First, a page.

“See the thing is, I care very much about aviation. It has been the great joy of my life, that’s why I put my own money into it and I’ve lost millions, senator and I’ll go on losing millions, it’s just – what I do.”
— Leonardo Di Caprio as Howard Hughes, The Aviator
There is this friend of mine who is crazy about photography. Take him to a trip and he’ll go bananas over shooting pictures. You just can’t stop him. It’s a mania with him. He’ll hound places that you would never care to stop by and go on clicking his camera furiously. He eats drinks and sleeps photography. His life revolves around it.
Now, most grown ups would wrinkle their nose and waggle their thumbs at this character and hasten to shrink away from him. Some of us even laugh at him and mock him, making him a subject of classroom cackles.
However, when I visited his room one day, I saw him staring solemnly at a desk covered with his photographs. It was dusk and the retreating sunlight was dancing on his magical face. Somehow, it didn’t seem so funny then. I realized that he was the only person I knew who was truly and fully happy with his life. And he didn’t give a shit to what I thought!
Now all of us – whether we are successful or failures in this frivolous rat race of regular life – all of us have something precious within.
It may be automobiles or electronics or journalism. It may be singing or strategizing or scuba-diving. It may be anything.
When we close our eyes and think – really think about the happiest moments of our lives – we would never remember that endless parade of birthday parties or discotheques or shopping malls. Pleasure has never brought happiness, and never will. We may remember the competition we won, or a painting we drew or a book we read, because happiness invariably involves pain – and victory.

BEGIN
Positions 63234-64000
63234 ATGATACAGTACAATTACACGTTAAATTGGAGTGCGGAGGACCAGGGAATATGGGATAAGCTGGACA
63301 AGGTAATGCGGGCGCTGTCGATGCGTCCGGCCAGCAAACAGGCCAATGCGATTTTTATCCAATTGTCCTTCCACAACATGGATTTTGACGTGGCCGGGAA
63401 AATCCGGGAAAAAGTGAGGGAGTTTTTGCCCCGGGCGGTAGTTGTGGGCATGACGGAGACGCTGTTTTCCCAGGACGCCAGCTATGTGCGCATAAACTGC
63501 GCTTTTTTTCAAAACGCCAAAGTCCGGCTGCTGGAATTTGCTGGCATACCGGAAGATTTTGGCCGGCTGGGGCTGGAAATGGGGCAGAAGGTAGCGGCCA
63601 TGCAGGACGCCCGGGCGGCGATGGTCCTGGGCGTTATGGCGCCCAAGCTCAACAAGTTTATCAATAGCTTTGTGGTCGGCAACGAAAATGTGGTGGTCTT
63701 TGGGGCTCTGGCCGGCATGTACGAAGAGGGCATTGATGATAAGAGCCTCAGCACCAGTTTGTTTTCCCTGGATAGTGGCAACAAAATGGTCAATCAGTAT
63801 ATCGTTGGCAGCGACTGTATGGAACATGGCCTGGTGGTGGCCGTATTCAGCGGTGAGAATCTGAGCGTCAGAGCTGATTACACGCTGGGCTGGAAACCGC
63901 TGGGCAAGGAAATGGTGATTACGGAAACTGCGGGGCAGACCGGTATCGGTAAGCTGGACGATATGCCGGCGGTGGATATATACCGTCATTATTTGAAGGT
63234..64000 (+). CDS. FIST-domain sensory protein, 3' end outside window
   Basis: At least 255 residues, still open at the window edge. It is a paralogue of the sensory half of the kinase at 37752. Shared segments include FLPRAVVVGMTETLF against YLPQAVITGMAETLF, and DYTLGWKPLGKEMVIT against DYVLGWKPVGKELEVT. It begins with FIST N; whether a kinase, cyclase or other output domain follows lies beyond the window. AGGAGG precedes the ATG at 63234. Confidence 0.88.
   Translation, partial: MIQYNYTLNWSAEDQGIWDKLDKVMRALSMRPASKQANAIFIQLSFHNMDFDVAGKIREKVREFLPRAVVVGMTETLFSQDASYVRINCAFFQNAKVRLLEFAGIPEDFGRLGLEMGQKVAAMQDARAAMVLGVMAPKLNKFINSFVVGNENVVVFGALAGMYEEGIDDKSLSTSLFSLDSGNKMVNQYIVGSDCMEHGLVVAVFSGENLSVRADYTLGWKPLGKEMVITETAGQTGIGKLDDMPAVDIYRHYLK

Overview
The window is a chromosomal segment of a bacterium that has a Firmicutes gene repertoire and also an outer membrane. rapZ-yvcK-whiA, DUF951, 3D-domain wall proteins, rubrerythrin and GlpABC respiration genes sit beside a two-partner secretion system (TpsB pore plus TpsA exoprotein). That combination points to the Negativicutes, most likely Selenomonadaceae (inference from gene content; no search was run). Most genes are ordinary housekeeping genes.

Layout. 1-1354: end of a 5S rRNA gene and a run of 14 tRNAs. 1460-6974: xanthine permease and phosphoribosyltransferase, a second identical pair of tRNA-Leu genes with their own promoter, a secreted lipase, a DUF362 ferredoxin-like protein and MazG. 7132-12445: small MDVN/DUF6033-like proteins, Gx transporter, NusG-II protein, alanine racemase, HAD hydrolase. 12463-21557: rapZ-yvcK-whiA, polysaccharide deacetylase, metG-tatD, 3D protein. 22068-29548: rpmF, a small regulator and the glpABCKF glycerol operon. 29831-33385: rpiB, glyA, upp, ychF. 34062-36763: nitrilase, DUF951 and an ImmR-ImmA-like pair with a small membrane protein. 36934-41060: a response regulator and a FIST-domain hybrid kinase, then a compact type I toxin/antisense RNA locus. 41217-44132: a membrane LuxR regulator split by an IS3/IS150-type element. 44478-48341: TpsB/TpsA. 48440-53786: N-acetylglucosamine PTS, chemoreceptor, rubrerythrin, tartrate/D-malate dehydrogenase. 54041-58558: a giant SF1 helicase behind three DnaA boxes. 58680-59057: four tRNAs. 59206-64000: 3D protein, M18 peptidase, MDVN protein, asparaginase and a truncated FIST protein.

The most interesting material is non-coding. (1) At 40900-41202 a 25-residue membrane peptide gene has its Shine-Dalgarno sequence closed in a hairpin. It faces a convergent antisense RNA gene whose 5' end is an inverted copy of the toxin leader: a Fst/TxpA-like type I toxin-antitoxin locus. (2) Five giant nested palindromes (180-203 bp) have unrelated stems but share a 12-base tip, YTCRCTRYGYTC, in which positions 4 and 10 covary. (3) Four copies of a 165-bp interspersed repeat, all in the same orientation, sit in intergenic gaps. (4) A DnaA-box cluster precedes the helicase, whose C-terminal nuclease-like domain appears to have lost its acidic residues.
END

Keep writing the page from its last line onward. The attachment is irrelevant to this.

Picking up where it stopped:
So do we go for it? Do we follow our dreams and step out of this mad rush of collecting trophies and praise and approval from those around? Do we live our entire lives doing what we really love to do or do we condemn ourselves to a life made of forceful torture. The choice is ours and ours alone.
Taking a new road is exciting but it is also mysterious; it’s adventurous but at the same time it’s unknown and most certainly difficult.
You have to ”loose a ground without gaining another and you may not know the way”. Yet, you know this, that there will be inches of heavenly joy when you do what you love to do and in those inches you will live your entire life.
No one created history following the footsteps of others. It simply isn’t done that way. ”A ship is always safe in the harbor but that’s not what a ship is built for.”
And what do we leave our dreams for anyway. By the time we reach 12th class, we realize that 7th class grades meant nothing. By the time we reach college, we realize that school grades meant nothing. When we work, we sigh that college grades don’t matter. And when we turn 60, we moan that our life didn’t matter.
So, if you really want to taste happiness and peace and if you really want to understand the power of a human being and the beauty of this life and the charm of living in this mind boggling universe – if you really want to come closer to God and make the most of this one shot of life that you’ve got then rise and shed away your fetters – and go for your dreams.
And having once started, never stop, whatever temptations be there on the way, never give up, just march on and on singing the eternal lines of Robert Frost as you march along,
“The woods are shadowy, dark and deep
But I have promises to keep
And miles to go – miles to go before I sleep.”
(Written on May 03 2008)